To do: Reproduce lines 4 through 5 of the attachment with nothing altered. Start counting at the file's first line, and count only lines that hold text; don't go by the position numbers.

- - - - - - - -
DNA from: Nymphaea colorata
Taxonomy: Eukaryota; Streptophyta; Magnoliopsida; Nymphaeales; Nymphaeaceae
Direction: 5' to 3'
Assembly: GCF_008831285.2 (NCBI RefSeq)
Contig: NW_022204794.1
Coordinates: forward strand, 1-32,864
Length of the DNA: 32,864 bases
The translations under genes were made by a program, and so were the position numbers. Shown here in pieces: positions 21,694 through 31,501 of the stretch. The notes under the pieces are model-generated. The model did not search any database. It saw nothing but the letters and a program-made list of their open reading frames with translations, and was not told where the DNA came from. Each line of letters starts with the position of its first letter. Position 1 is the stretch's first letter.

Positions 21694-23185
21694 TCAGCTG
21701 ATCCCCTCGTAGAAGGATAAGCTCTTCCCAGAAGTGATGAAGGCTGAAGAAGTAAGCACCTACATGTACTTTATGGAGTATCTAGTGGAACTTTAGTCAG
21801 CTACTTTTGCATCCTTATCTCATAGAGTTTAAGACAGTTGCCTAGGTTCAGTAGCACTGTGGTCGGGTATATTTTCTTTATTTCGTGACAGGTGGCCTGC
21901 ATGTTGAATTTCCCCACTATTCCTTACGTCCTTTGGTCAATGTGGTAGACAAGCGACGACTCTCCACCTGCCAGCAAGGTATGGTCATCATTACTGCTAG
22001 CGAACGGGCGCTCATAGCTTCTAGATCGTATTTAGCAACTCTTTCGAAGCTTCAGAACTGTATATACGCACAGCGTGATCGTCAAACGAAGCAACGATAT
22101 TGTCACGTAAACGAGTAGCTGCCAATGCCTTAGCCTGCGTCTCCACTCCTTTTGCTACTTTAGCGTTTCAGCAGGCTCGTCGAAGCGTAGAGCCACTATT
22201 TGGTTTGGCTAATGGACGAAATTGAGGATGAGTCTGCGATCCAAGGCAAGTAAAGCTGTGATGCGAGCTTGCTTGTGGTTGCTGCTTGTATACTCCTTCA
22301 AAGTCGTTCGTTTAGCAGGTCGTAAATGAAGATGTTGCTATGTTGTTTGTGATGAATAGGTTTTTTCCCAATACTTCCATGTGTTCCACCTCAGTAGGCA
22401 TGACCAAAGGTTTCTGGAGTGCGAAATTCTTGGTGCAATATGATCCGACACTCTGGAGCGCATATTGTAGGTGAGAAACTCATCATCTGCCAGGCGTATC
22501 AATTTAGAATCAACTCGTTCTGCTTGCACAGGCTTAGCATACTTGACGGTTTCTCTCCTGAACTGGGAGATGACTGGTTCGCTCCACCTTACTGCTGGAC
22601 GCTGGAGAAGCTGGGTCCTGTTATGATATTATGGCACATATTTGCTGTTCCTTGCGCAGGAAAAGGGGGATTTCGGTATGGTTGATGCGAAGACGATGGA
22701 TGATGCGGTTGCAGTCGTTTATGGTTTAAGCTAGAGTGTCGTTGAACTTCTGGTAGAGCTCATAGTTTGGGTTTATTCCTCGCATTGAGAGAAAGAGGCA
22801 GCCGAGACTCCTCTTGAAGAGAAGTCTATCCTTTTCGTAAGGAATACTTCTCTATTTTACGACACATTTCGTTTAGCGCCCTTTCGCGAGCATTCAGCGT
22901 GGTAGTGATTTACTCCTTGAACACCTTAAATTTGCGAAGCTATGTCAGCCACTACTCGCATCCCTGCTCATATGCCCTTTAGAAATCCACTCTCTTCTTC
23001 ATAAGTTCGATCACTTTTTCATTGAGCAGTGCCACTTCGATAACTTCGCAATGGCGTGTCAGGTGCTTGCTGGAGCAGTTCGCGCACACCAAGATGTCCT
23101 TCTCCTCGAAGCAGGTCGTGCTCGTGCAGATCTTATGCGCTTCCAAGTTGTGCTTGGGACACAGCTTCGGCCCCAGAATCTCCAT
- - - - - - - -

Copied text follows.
Assembly: GCF_008831285.2 (NCBI RefSeq)
Contig: NW_022204794.1